Supporting patients with long-term conditions in the community: evaluation of the Greater Manchester Community Pharmacy Care Plan Service

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Abstract

The Greater Manchester Community Pharmacy Care Plan (GMCPCP) service provided tailored care plans to help adults with one or more qualifying long-term condition (hypertension, asthma, diabetes and COPD) to achieve health goals and better self-management of their long-term conditions. The service ran between February and December 2017. The aim of this study was to investigate the impact of the service on patient activation, as measured by the PAM measure (primary outcome). Secondary outcomes included quality of life (EQ-5D-5L, EQ-VAS), medication adherence (MARS-5), NHS resource use and costs, systolic and diastolic blood pressure, HDL cholesterol ratio levels and body mass index (BMI). A before and after design was used, with follow-up at six-months. A questionnaire was distributed at follow-up and telephone interviews with willing participants were used to investigate patient satisfaction with the service. The study was approved by the University of Manchester Research Ethics Committee. Quantitative data were analysed in SPSS v22 (IBM). A total of 382 patients were recruited to the service; 280 (73%) remained at follow-up. Ten patients were interviewed and 43 completed the questionnaire. A total of 613 goals were set; mean of 1.7 goals per patient. Fifty percent of goals were met at follow-up. There were significant improvements in PAM, EQ-5D-5L and EQ-VAS scores and significant reductions in systolic blood pressure, BMI and HDL cholesterol ratio at follow-up. Mean NHS service use costs were significantly lower at follow-up; mean decrease per patient of £236.43 (±SD £968.47). The mean cost per patient of providing the service was £203.10, resulting in potential cost-savings of £33.33 per patient (SD± 874.65). Questionnaire respondents reported high levels of satisfaction with the service. This study suggests the service is acceptable to patients and may lead to improvements in health outcomes and allows for modest cost savings. Limitations of the study included the low response rate to the patient questionnaire.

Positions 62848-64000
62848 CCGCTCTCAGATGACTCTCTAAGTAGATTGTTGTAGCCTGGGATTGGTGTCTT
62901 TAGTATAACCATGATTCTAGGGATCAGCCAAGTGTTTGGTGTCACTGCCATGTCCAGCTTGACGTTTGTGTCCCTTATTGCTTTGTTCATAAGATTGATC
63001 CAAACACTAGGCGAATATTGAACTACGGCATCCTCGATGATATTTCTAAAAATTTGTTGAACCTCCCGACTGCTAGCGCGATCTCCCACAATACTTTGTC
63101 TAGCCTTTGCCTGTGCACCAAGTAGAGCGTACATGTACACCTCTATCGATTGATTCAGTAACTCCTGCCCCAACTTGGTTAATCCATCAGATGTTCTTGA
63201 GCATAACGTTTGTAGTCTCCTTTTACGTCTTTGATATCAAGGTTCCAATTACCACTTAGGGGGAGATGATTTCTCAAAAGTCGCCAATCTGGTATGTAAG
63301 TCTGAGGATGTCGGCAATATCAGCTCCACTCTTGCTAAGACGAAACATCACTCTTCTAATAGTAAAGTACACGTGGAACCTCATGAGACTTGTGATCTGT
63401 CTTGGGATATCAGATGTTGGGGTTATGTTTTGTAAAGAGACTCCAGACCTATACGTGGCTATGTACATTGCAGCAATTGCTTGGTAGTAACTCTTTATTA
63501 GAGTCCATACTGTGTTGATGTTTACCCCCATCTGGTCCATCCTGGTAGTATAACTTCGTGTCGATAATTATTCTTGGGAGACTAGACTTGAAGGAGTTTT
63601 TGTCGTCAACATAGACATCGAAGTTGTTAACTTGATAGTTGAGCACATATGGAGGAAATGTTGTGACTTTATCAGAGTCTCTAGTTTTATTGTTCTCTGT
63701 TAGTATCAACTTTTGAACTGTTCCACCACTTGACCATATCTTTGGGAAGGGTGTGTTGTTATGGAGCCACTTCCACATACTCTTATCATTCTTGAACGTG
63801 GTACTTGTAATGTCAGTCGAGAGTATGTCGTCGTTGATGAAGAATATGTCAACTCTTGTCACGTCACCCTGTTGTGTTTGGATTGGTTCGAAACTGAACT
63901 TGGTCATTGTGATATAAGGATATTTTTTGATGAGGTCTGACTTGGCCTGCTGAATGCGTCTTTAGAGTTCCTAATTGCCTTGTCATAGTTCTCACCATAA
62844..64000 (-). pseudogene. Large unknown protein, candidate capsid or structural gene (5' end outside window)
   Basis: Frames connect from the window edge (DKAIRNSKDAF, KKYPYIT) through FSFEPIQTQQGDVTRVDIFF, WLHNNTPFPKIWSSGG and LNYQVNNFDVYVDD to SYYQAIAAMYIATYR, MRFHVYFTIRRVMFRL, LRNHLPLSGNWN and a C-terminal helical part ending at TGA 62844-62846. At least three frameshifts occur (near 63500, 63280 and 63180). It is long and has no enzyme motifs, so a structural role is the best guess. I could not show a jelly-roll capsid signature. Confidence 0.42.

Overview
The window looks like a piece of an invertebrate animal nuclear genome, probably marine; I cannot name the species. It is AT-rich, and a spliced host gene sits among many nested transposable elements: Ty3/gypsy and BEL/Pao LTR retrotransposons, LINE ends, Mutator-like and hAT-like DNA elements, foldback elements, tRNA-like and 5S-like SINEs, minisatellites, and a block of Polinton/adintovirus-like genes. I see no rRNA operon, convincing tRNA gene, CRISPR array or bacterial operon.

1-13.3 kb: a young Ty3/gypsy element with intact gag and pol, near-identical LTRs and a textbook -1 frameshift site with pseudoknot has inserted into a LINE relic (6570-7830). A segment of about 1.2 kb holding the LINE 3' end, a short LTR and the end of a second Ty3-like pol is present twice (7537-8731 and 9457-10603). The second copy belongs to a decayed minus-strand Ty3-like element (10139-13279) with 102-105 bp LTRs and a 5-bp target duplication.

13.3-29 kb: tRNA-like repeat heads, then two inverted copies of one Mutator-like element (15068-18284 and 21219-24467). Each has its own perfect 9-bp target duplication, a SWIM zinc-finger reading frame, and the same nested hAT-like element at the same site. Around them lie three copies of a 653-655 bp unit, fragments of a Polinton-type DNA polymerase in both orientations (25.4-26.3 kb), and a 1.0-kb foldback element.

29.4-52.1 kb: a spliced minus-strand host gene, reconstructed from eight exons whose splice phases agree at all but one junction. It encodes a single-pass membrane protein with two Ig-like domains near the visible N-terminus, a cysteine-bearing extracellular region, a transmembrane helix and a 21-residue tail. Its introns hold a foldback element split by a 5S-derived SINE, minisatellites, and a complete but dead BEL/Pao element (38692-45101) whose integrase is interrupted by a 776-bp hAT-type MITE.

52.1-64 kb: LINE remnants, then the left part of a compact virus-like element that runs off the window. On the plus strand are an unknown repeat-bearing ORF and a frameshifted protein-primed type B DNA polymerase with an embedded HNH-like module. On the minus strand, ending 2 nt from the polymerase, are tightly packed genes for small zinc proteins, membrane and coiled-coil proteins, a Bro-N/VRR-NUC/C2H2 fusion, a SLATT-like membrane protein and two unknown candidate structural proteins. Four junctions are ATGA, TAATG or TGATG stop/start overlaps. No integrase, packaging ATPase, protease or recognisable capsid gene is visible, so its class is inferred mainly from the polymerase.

Bibliographical metadata

Original languageEnglish
Pages (from-to)1671-1687
Number of pages17
JournalHealth and Social Care in the Community
Volume28
Issue number5
Early online date14 Apr 2020
DOIs
Publication statusPublished - 14 Sep 2020